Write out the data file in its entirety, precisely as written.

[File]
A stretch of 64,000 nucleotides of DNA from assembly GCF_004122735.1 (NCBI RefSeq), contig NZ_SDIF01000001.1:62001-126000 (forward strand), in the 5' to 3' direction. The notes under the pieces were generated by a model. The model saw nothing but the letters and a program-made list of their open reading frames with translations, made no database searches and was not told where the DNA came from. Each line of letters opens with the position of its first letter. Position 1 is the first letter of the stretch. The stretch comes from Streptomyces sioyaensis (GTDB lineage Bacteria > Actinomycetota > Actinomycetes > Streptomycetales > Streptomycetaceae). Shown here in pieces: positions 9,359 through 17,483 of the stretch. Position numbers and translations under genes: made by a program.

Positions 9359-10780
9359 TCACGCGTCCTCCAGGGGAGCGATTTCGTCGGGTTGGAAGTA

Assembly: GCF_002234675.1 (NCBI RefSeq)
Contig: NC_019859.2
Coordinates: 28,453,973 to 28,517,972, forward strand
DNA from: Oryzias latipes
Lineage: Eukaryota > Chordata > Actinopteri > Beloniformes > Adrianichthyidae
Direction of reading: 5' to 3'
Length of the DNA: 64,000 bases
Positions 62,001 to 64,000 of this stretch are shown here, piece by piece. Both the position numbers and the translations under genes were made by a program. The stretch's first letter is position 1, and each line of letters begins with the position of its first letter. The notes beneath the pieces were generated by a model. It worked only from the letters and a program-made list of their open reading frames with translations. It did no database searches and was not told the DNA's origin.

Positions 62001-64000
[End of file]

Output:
A stretch of 64,000 nucleotides of DNA from assembly GCF_004122735.1 (NCBI RefSeq), contig NZ_SDIF01000001.1:62001-126000 (forward strand), in the 5' to 3' direction. The notes under the pieces were generated by a model. The model saw nothing but the letters and a program-made list of their open reading frames with translations, made no database searches and was not told where the DNA came from. Each line of letters opens with the position of its first letter. Position 1 is the first letter of the stretch. The stretch comes from Streptomyces sioyaensis (GTDB lineage Bacteria > Actinomycetota > Actinomycetes > Streptomycetales > Streptomycetaceae). Shown here in pieces: positions 9,359 through 17,483 of the stretch. Position numbers and translations under genes: made by a program.

Positions 9359-10780
9359 TCACGCGTCCTCCAGGGGAGCGATTTCGTCGGGTTGGAAGTA

Assembly: GCF_002234675.1 (NCBI RefSeq)
Contig: NC_019859.2
Coordinates: 28,453,973 to 28,517,972, forward strand
DNA from: Oryzias latipes
Lineage: Eukaryota > Chordata > Actinopteri > Beloniformes > Adrianichthyidae
Direction of reading: 5' to 3'
Length of the DNA: 64,000 bases
Positions 62,001 to 64,000 of this stretch are shown here, piece by piece. Both the position numbers and the translations under genes were made by a program. The stretch's first letter is position 1, and each line of letters begins with the position of its first letter. The notes beneath the pieces were generated by a model. It worked only from the letters and a program-made list of their open reading frames with translations. It did no database searches and was not told the DNA's origin.

Positions 62001-64000